It took about three days after the injection, Pax became bouncier, happier, and much more of what I would expect from a 5 year old dog. He has not displayed any negative change in his behaviour, has not tried to “hump” other dogs, and he also stopped itching, which was clearly related to reducing LH.

I will be frank, not having a clear explanation to why he was getting injured was very hard. I questioned what I was missing and why my dog, who was getting the best nutrition was declining and NOW I KNOW. 

I suspect that there are many dogs out there suffering from this spay and neuter syndrome, and that sex hormone deficit is at the core of many chronic medical conditions some of which have been confirmed by research.

There are studies of neutered and spayed dogs being affected by higher rates of cruciate ligament tears, hypothyroidism and cancer.

    So where do we go from here?

    I will continue sharing my experience with treating Pax and be grateful tohave found this important piece of knowledge.  

    But the work is just starting

    because we need to change the status quo.

    We will do our best to connect with rescue organizations and veterinarians to bring this issue to their awareness and do all we can to move towards hormone-sparing birth control of dogs.

    If you have a male dog that has been neutered, I suggest the following:

    1. Ask your vet to measure your dog’s luteinizing hormone levels to see if they are elevated. They most likely will be elevated. 

    2. If your male dog is suffering from any inflammatory conditions - from skin, allergies, digestive issues, hormonal or organ disease or joint and mobility issues, ask your veterinarian to start Suprelorin treatment combined with testosterone.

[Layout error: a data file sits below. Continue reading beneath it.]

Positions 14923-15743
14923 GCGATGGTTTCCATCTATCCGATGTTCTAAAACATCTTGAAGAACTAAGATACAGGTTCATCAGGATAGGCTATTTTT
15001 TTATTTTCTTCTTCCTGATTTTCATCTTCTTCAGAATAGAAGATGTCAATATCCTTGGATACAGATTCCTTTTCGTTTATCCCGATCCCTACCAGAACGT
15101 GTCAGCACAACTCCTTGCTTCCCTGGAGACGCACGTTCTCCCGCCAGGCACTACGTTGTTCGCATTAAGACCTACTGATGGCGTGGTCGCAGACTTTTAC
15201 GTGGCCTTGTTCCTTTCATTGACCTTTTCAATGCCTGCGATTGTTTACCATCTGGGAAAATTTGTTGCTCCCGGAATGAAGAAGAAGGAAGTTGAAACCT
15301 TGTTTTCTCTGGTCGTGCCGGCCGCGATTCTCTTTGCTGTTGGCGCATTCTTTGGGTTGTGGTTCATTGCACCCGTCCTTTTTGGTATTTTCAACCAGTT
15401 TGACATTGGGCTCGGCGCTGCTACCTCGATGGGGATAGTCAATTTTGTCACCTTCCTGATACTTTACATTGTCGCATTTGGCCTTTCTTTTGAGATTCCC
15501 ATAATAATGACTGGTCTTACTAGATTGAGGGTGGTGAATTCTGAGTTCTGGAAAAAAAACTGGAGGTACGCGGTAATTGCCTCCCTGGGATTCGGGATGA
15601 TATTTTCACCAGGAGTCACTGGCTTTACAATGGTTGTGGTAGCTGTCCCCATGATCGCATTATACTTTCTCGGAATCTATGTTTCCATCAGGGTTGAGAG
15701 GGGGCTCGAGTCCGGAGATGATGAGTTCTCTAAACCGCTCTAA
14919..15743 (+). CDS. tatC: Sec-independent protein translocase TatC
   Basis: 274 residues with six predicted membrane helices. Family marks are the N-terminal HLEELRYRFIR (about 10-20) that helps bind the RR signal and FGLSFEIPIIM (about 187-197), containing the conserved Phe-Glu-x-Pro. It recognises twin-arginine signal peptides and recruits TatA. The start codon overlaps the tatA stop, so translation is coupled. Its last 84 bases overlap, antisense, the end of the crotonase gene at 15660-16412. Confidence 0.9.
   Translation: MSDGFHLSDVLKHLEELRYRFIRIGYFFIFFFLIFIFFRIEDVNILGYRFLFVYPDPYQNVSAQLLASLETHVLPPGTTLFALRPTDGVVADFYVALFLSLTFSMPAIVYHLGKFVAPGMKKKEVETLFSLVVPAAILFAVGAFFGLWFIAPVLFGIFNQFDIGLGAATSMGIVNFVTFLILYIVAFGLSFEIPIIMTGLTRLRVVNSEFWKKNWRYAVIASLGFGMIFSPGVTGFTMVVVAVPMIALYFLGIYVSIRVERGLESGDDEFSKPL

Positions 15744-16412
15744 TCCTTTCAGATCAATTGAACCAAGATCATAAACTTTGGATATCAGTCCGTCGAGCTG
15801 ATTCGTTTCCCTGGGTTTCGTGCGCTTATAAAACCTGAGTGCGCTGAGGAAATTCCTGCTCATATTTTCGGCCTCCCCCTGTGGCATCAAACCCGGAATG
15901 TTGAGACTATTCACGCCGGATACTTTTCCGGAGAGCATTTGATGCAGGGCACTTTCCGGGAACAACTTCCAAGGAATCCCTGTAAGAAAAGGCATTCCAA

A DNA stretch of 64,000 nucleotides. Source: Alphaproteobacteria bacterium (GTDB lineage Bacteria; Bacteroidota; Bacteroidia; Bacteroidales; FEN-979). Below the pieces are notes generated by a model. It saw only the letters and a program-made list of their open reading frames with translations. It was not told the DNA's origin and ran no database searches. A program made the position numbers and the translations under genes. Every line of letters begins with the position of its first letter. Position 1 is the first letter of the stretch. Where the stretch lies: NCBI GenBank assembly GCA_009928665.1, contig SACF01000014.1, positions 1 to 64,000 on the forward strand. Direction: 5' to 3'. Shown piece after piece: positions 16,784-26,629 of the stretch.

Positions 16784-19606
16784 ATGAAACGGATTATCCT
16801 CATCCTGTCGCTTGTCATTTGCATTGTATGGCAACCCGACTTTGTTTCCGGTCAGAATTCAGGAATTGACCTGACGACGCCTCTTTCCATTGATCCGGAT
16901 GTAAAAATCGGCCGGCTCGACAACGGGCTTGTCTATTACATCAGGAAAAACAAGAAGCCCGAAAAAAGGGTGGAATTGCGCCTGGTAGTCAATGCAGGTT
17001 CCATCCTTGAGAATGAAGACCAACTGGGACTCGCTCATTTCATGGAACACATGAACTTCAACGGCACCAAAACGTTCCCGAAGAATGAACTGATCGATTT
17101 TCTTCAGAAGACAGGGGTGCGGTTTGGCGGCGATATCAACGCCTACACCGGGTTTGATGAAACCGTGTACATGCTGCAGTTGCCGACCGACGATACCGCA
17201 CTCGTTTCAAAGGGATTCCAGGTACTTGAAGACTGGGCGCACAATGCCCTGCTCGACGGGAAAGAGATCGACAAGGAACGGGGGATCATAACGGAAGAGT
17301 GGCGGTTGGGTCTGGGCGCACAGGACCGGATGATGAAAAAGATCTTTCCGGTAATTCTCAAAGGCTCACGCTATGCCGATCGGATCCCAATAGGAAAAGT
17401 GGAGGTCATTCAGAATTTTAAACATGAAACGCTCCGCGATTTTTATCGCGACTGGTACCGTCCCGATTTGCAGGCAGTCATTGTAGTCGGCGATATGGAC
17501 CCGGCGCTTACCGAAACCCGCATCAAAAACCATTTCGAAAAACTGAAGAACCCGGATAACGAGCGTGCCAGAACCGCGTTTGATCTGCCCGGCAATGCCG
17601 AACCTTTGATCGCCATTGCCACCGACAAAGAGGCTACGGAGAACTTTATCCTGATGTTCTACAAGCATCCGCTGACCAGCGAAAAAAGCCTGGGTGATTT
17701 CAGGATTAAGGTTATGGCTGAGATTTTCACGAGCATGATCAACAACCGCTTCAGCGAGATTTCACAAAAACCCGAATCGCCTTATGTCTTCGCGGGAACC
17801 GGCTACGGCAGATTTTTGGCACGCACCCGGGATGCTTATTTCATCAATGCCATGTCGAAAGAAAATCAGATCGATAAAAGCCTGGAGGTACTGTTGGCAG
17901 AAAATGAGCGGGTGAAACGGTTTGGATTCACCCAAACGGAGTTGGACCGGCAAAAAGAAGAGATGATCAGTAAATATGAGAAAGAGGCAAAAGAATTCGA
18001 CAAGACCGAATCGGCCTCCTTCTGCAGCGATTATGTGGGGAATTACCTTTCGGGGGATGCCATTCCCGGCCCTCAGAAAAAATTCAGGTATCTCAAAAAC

3. If you have a female dog, it is possible that they do not suffer from hormone deficiencies as severely as male dogs do. This is because the reproductive cycle of female dogs naturally fluctuates. However, research on this topic is still ongoing and I will keep you updated on any new findings. In the meantime, it's worth noting that estrogen replacement therapy has been used in female dogs to treat urinary incontinence. If your dog has chronic unresolved symptoms mentioned in this article, this may be an option worth considering.

    In the next article, I will write on intact male dog behaviour and whether are they more aggressive or not.

    Make sure you don't miss this and other updates


    (1) Gagliano-Jucá T, Basaria S. Testosterone Therapy With Subcutaneous Injections: A Safe, Practical, and Reasonable Option. J Clin Endocrinol Metab. 2022Nov1;107(11):30893098.

    (2) Animals (Basel). 2020 Apr 1;10(4):599. doi: 10.3390/ani10040599. Possible Relationship between Long-Term Adverse Health Effects of Gonad-Removing Surgical Sterilization and Luteinizing Hormone in Dogs. Michelle A Kutzler

    (3) Volume 261: Issue 3. Vasectomy and ovary-sparing spay in dogs: comparison of health and behavior outcomes with gonadectomized and sexually intact dogsDVM, PhD, DACVSMR, PhD and Judith L. Stella PhD

    (4) Top Companion Anim Med2021 Nov:45:100565. doi:10.1016/j.tcam.2021. 100565. Epub 2021 Jul 28. Restoration of Reproductive Hormone Concentrations in a Male Neutered Dog Improves Health: A Case Study Linda BrentElaine A LissnerMichelle A Kutzler 


    About the author

    Dr. Peter Dobias, DVM is an Integrative veterinarian, nutritionist and creator of natural supplements for dogs and people. Helping you and your dog prevent disease, treat nutritional deficiencies, and enjoy happier, healthier, and longer lives together.